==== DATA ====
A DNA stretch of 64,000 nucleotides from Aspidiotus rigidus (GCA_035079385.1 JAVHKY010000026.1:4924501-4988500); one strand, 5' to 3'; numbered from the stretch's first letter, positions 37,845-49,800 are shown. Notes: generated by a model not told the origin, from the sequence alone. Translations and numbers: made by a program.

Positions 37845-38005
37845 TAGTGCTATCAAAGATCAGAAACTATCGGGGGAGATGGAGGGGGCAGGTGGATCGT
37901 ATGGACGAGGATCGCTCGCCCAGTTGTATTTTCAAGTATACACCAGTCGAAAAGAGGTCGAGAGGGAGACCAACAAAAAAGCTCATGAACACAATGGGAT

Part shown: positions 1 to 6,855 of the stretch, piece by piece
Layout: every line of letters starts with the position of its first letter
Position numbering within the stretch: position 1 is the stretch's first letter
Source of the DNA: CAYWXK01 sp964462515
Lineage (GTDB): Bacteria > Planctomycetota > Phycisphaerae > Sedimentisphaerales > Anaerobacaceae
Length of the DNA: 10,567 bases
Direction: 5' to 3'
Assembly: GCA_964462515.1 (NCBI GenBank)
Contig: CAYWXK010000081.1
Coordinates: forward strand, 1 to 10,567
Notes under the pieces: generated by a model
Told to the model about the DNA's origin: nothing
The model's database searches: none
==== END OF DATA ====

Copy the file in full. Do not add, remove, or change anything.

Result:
A DNA stretch of 64,000 nucleotides from Aspidiotus rigidus (GCA_035079385.1 JAVHKY010000026.1:4924501-4988500); one strand, 5' to 3'; numbered from the stretch's first letter, positions 37,845-49,800 are shown. Notes: generated by a model not told the origin, from the sequence alone. Translations and numbers: made by a program.

Positions 37845-38005
37845 TAGTGCTATCAAAGATCAGAAACTATCGGGGGAGATGGAGGGGGCAGGTGGATCGT
37901 ATGGACGAGGATCGCTCGCCCAGTTGTATTTTCAAGTATACACCAGTCGAAAAGAGGTCGAGAGGGAGACCAACAAAAAAGCTCATGAACACAATGGGAT

Part shown: positions 1 to 6,855 of the stretch, piece by piece
Layout: every line of letters starts with the position of its first letter
Position numbering within the stretch: position 1 is the stretch's first letter
Source of the DNA: CAYWXK01 sp964462515
Lineage (GTDB): Bacteria > Planctomycetota > Phycisphaerae > Sedimentisphaerales > Anaerobacaceae
Length of the DNA: 10,567 bases
Direction: 5' to 3'
Assembly: GCA_964462515.1 (NCBI GenBank)
Contig: CAYWXK010000081.1
Coordinates: forward strand, 1 to 10,567
Notes under the pieces: generated by a model
Told to the model about the DNA's origin: nothing
The model's database searches: none